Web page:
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Radiological Evaluation of Neurological Disorders in Pregnancy and Postpartum

Journal: International Journal of Science and Research (IJSR) (Vol.10, No. 2)

Publication Date:

Authors : ;

Page : 492-496


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The use of radiologic examinations in pregnant patients has increased by 107 % during the past decade (Lazarus E et al., 2009). Magnetic resonance (MR) imaging and computed tomography (CT) to a lesser extent have become the primary workhorses used to asses neurologic conditions in pregnancy. The effective incorporation of CT and MRI into evaluation algorithms facilitates maximal diagnostic efficiency while minimizing potential risks to the mother and fetus. With the use of the ALARA (as low as reasonably achievable) principle, CT can be used safely to evaluate the mother’s head and neck during pregnancy. During CT of the head and neck, the fetus is excluded from the scanning field, and thus its radiation exposure is limited to a very low scattered dose (American College of Radiology Guidelines, 2008). CT is commonly used to diagnose acute neurologic conditions, especially in cases of trauma and suspected hemorrhage. MR imaging does not involve radiation exposure and enables excellent soft-tissue differentiation, it has better diagnostic accuracy and is considered the modality of choice for imaging in pregnant women (Tremblay E et al., 2012). MR imaging performed by using a 1.5 tesla magnet is safe for women during any trimester of pregnancy (De Wilde JP et al., 2005). Intravenously administered contrast material, whether iodinated or gadolinium-based, should be used judiciously, and its use is recommended only for those cases in which it is essential for the diagnosis.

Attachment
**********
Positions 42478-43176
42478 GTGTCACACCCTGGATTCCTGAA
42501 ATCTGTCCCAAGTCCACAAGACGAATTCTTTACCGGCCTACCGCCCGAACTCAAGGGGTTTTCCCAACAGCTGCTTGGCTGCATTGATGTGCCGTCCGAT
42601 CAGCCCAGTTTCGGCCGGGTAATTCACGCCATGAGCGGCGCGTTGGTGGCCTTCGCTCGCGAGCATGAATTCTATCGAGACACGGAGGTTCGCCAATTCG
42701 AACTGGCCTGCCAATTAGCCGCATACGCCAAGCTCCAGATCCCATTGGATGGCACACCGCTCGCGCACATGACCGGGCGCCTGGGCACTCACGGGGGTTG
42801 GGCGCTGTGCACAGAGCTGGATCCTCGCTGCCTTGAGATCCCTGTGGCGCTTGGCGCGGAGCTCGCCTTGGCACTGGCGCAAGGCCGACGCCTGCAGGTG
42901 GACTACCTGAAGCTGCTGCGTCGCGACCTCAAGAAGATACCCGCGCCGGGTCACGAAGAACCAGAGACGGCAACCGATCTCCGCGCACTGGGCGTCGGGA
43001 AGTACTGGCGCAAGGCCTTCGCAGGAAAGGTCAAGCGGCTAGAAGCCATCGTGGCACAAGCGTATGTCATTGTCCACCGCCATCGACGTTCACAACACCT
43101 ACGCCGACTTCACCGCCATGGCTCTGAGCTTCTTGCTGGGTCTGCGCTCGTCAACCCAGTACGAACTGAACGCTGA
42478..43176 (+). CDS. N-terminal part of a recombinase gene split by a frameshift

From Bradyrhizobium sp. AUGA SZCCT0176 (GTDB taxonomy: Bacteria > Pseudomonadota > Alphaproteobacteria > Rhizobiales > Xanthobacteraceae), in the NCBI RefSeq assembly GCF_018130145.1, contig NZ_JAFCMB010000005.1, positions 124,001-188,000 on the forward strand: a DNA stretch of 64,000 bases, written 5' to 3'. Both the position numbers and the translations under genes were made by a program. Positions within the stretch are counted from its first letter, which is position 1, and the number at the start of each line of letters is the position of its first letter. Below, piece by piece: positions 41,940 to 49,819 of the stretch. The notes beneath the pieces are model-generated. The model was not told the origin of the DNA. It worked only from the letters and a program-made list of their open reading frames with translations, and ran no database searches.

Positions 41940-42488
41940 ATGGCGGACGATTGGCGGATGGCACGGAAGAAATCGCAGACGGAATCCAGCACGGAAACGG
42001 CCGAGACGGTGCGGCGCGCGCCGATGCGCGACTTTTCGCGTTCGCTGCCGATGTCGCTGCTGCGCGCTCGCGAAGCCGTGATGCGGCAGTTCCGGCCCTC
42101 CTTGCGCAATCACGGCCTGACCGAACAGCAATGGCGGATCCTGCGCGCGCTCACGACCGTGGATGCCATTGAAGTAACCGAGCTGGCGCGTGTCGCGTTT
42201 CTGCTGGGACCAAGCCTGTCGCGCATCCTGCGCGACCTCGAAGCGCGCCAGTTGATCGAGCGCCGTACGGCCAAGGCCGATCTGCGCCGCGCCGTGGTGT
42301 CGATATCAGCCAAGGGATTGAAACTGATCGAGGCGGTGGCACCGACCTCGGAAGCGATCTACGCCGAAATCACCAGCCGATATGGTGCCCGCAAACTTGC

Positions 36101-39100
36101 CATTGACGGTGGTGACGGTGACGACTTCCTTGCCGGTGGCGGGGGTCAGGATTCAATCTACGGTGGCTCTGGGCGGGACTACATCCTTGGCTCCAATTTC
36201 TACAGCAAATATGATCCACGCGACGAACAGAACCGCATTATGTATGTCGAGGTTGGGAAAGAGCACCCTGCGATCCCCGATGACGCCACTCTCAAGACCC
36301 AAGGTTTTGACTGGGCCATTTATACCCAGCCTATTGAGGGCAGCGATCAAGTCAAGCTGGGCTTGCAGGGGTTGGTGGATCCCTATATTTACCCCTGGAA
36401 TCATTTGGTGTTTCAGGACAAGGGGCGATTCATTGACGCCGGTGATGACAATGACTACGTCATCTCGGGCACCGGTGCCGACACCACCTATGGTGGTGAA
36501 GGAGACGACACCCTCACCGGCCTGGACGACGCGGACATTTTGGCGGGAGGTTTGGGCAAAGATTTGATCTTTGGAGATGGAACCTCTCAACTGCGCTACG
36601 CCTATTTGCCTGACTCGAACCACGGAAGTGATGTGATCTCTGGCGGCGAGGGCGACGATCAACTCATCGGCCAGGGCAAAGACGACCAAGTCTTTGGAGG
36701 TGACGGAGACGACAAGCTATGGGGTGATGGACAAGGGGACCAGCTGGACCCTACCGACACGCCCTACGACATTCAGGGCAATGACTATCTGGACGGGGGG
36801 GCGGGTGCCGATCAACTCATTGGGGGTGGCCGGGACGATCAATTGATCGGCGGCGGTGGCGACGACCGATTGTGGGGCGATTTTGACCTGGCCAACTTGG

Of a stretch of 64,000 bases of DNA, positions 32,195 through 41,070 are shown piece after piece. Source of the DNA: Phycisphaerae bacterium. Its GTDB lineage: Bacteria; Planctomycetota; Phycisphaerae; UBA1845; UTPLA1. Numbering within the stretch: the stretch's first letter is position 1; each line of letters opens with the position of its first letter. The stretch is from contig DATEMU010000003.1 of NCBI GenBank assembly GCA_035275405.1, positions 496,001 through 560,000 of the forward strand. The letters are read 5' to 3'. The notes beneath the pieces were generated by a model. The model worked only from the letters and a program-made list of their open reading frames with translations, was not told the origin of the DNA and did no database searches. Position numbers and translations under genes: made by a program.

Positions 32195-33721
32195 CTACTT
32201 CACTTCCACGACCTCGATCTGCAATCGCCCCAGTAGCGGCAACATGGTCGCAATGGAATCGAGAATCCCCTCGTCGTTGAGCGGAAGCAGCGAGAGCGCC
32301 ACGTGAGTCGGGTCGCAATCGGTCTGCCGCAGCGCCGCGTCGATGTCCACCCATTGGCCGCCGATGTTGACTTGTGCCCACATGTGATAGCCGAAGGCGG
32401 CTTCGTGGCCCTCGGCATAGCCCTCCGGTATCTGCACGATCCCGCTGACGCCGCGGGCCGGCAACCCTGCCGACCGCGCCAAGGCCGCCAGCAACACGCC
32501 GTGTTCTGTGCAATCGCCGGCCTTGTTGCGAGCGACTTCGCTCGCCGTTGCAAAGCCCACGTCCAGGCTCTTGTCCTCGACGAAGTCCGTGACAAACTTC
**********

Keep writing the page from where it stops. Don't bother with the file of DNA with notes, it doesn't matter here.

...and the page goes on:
Last modified: 2021-06-26 18:30:12